And here is the momentous event:  as far back as anyone can remember (and there are some people that have been on this lake for a long time) we have only had one nesting pair of loons on the lake.  This year, for the first time, there is a second nest.
Nest number two!

Again, it was Amy who found it.  This nest is much more visible, but Henry Stevens, biologist for the Loon Preservation Committee, will be at Wicwas tomorrow, and he will determine if this nest should be marked.

After so much loon drama on the lake the past three years, there hasn't been a chick that survived since 2014.  I'm hoping that the rogue loon that has been part of the problem - and has been on the lake again this summer - has found a mate and now will be too busy taking care of its own offspring to harass the other pair.  But first-time parents don't have a lot of experience, so that scenario may not play out.  At any rate, the general rule of thumb is that each loon pair needs 150 acres of lake, so Lake Wicwas is large enough for two nesting pairs to share.  I'll keep everyone up to date with the status of a pair of pairs!

In another exciting moment this week, the quick eye of Neil Crimins caught this good size black ambling along Loon Point this past week, looking for unsecured garbage cans or a stray bird feeder.
Bear Alert!  Photo by Neil Crimins

He also caught sight of doe with a very tiny new fawn!  Keep your eye out and maybe you'll see one too.  Send me a picture if you're lucky enough to get one.

I was away for much of the past week enjoying a visit with family in South Carolina who live in a beautiful spot near Charleston, and are very gracious hosts.  They brought us to a raptor rehabilitation center in Awendaw, South Carolina called The Center for Birds of Prey, which has eagles, hawks, kites, and many others birds on site, and even does raptor demonstrations.
American Kestrel
Great horned owl coming in for a landing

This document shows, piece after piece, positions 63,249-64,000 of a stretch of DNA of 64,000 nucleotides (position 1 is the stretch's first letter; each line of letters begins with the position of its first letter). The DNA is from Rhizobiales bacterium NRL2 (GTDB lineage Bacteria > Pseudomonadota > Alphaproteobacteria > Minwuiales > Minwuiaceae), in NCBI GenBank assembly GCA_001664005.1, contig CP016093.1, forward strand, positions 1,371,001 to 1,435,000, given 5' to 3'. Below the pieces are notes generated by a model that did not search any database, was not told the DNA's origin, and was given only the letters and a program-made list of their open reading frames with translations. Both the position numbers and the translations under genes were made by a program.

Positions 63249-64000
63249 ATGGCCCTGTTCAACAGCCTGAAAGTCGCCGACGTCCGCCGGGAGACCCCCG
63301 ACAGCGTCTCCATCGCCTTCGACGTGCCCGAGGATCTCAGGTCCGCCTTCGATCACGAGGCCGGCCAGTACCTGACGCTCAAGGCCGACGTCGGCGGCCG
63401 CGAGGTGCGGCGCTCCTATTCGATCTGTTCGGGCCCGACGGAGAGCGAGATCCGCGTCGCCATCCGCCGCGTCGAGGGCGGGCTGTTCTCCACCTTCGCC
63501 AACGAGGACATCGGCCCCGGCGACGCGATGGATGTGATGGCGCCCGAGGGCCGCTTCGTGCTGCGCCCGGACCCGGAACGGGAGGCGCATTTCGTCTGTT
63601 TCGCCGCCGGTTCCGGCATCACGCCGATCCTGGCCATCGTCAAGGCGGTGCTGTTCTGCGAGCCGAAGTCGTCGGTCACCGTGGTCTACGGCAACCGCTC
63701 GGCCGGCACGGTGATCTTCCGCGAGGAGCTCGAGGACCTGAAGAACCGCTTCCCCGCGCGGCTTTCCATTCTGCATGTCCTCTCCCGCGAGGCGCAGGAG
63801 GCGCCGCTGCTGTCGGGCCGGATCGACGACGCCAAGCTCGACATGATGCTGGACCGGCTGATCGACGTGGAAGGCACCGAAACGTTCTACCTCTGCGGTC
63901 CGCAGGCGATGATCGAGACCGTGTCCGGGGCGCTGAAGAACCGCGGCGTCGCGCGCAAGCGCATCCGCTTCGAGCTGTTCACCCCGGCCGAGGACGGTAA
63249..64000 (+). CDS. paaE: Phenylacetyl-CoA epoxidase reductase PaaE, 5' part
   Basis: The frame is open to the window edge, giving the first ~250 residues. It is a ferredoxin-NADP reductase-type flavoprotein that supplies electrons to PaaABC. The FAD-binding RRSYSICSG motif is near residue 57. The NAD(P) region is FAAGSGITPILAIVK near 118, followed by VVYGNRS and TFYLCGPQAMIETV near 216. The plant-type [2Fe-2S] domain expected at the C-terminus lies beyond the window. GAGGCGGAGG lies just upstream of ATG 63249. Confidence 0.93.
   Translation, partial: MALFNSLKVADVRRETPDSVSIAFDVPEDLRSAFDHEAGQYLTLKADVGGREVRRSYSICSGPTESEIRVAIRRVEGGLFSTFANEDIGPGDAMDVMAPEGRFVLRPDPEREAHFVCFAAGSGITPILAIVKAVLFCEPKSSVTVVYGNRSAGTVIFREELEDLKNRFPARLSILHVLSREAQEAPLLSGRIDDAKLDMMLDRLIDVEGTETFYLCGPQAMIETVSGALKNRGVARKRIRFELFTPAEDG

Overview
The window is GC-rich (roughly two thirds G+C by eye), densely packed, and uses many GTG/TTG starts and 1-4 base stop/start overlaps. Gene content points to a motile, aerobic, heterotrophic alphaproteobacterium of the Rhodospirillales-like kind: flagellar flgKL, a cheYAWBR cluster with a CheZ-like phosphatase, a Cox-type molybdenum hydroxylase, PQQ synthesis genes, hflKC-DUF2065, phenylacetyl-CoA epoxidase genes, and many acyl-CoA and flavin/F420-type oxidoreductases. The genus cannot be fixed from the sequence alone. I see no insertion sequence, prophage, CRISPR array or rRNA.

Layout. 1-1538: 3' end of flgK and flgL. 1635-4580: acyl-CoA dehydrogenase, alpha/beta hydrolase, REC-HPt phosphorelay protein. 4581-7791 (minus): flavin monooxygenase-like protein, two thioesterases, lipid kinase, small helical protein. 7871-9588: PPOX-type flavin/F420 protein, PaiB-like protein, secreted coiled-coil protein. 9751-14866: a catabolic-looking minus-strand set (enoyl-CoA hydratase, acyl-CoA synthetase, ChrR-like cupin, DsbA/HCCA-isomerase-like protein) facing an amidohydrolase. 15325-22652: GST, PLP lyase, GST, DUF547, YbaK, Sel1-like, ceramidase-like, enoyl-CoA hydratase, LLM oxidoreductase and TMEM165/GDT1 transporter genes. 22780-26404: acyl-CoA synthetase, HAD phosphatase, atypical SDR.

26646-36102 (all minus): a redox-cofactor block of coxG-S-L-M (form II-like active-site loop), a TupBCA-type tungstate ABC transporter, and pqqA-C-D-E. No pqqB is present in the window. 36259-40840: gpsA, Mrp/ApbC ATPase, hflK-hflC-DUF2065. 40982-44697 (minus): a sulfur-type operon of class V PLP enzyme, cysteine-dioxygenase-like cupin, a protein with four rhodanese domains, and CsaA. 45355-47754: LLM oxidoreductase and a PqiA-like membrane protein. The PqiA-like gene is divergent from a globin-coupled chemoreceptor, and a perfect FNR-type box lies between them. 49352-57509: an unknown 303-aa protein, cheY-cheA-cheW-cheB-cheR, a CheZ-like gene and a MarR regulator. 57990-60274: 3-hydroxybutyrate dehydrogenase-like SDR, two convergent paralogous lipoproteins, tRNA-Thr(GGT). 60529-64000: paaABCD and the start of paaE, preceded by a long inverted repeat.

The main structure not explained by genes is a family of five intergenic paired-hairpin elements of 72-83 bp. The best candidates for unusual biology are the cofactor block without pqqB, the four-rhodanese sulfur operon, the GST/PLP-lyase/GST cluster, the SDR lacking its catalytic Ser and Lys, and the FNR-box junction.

Little baby kestrels (corrected, I think)

I highly recommend a visit if you are ever near the Charleston area.

Back at Lake Wicwas, the only raptor I saw this week was an osprey soaring over the lake one morning.
Osprey on a fishing excursion

But I did see another handsome couple the same day, happily enjoying a sunny morning with a brilliant blue sky.
A happy a pair of mourning doves (Is that an oxymoron?)

There are lots of pairs on the lake, and hopefully, a couple of new baby loons will soon join them.

Sunday, June 10, 2018

June 10, 2018 - A Chipmunk Epidemic

The season of regeneration is here and new life is flourishing all around us.  I don't need to point out the chipmunk epidemic that's happening this year - they are everywhere, by the dozens, chipping at us from the woods, zipping across the roads, and popping out of every nook and cranny.

Remembering back to last fall, there was a tremendous mast crop including abundant acorns and white pine cones, both valuable food sources for many rodents.  Every chipmunk in New Hampshire must have stuffed its pantry with enough food to support multiple litters of many little 'munks.

The birds are also hatching now, the most visible of course being the Canada geese.
Six little fluff balls out for a swim
They grow quickly - here they are just five days later

Even the week before last I saw a different goose family (is that a gaggle?) crossing Meredith Center Road and the chicks were already over a foot tall.  I always keep my eye open for the wood duck family, which I rarely see, but this year I got lucky.
Seven little wood ducklings, all tucked in behind mom

Amphibians are not very visible in their mating season, but they sure are audible.  On those warm spring nights the lakes are filled with calls of frogs and toads looking for love.  Have you heard a creaky door slowly opening and closing continuously around the lake?  It was probably the mating call of a pickerel frog announcing its availability.
Pickerel frog

You can hear the voice of the pickerel frog inviting a mate over for a visit by clicking here.

Loons are now into their prime nesting season.  Some pairs, including the pair on Pleasant Lake, laid their eggs almost two weeks ago.  Our Wicwas pair has been working on finding a nesting site, but I'm not aware they've settled on a home for the year.  Seeing a pair poking around close to shore is a sure sign they are searching for nesting sites.